Stopping Those Damn Illegal Immigrants
Illegal immigration is illegal. There are people who are really upset about this.

It’s true, the US should enforce it’s laws. I’m amazed though at how angry people get at the illegal immigration issue. I have friends on Facebook who post any news story that shows illegal immigrants in a bad light. They’ll call them rats and all sorts of dehumanizing language. Any negative story is proof of the rottenness of the entire lot.

I get some of the anger. There’s a law and it’s being broken. Here’s the thing though, illegal immigration is not really illegal. It provides too much of a benefit to be truly illegal.

Illegal immigration is illegal like going 60 MPH in a 55 MPH zone is illegal on a road designed for safe travel at 65 MPH. It’s like steroid use in baseball after the ‘94 strike. It’s illegal and the police can stop you, but there’s little incentive too. The law is violated too much to realistically enforce it completely. More importantly, it not only doesn’t cause much harm, but it actually provides a benefit. Let me outsource this argument to Eric Posner:
But the reality is that the United States has long been well served by a three-tiered system of immigration. The top tier consists of highly desired foreign workers, who are offered green cards, which typically lead to citizenship. The second tier consists of skilled and semi-skilled people who can obtain short-term visas, usually for three years. Some of them prove themselves while here, and end up acquiring a green card as well. Then there is a third tier, typically unskilled people, who can be removed at any time and for any reason, yet are frequently permitted certain privileges, such as a driver’s license. They are also permitted to work—while in practice being denied the protection of employment and labor laws. We call these people "illegal immigrants" but that is a misnomer. Little effort is made to stop them from working or to expel them. And those who proved themselves by staying employed, learning English, and making enough money to afford a moderate fine, were given a path to citizenship in 1986, as may occur again if Congress passes immigration reform this year.

Illegal immigrants do break the law, but they break the law in the sense that everyone breaks the law. Think of traffic laws, which everyone breaks but which are also only enforced selectively—largely against people suspected of committing drug crimes or other misdeeds. The law against illegal entry is (sort of) enforced at the border, but hardly at all against people once they arrive, except if they commit serious crimes, in which case they are sent to jail and then deported.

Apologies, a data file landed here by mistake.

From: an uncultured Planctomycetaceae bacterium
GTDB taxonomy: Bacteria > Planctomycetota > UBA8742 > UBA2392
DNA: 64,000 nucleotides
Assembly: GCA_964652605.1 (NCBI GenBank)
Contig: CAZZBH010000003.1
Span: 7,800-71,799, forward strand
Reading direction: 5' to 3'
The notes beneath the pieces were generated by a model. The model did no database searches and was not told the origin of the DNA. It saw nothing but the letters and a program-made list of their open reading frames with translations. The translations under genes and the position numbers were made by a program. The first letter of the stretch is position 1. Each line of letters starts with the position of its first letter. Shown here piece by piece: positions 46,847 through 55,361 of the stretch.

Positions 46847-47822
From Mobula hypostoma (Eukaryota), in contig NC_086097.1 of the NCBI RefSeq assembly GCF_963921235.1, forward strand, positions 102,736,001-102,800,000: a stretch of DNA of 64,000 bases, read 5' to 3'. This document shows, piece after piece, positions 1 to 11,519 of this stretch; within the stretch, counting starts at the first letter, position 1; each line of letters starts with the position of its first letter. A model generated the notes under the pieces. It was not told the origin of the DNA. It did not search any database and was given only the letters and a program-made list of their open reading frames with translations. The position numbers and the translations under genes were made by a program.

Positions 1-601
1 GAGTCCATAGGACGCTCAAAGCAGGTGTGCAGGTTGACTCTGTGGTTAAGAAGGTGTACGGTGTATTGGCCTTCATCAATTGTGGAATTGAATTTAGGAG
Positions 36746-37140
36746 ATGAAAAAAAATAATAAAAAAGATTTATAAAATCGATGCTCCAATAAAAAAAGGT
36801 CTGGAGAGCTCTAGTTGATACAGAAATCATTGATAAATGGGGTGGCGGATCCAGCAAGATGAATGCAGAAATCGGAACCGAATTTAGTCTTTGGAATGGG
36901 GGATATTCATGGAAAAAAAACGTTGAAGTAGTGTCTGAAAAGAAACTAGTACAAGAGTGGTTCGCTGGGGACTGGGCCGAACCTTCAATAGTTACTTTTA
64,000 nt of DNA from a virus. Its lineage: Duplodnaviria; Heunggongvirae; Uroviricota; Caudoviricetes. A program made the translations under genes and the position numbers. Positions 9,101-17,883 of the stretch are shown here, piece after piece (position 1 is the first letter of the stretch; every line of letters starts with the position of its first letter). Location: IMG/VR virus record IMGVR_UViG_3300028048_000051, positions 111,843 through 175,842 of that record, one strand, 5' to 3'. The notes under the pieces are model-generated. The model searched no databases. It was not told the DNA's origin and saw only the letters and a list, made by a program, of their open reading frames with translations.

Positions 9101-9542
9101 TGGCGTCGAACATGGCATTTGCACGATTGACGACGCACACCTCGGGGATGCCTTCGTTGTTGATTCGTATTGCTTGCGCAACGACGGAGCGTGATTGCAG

The system exists because it serves America’s interests. Americans have a voracious appetite for unskilled labor—in the form of nannies, gardeners, restaurant workers, agricultural laborers, construction workers, and factory hands. And foreign countries contain huge pools of unskilled labor. Unskilled Mexican laborers would rather pick strawberries in the United States for a pittance than pick strawberries in Mexico that are exported to the United States, and for which they are paid even less than a pittance. U.S. businesses would rather pay illegal workers a pittance than Americans a pittance and a half.

What is ingenious about our system is that it allows us to take advantage of unskilled labor at low cost; exile those people who cause trouble; and ultimately grant amnesty to those who prove their worth by working steadily, learning English, and obeying criminal law. They will leave on their own when unemployment rises, and come back when labor is in demand. In this way public policy recognizes a sliding scale of legal protections for aliens, offering the strongest protections to those we want the most, and the weakest protections to those we are less sure about.
If you’ve been railing against illegal immigration then this is going to upset you, but it’s true. Even the harshest critics of the federal government’s handling of immigration law reap huge benefits from illegal immigration. If you took a minute to actually add the benefits up, it would embarrass you how much you benefit. It makes calls for mass deportation particularly disappointing.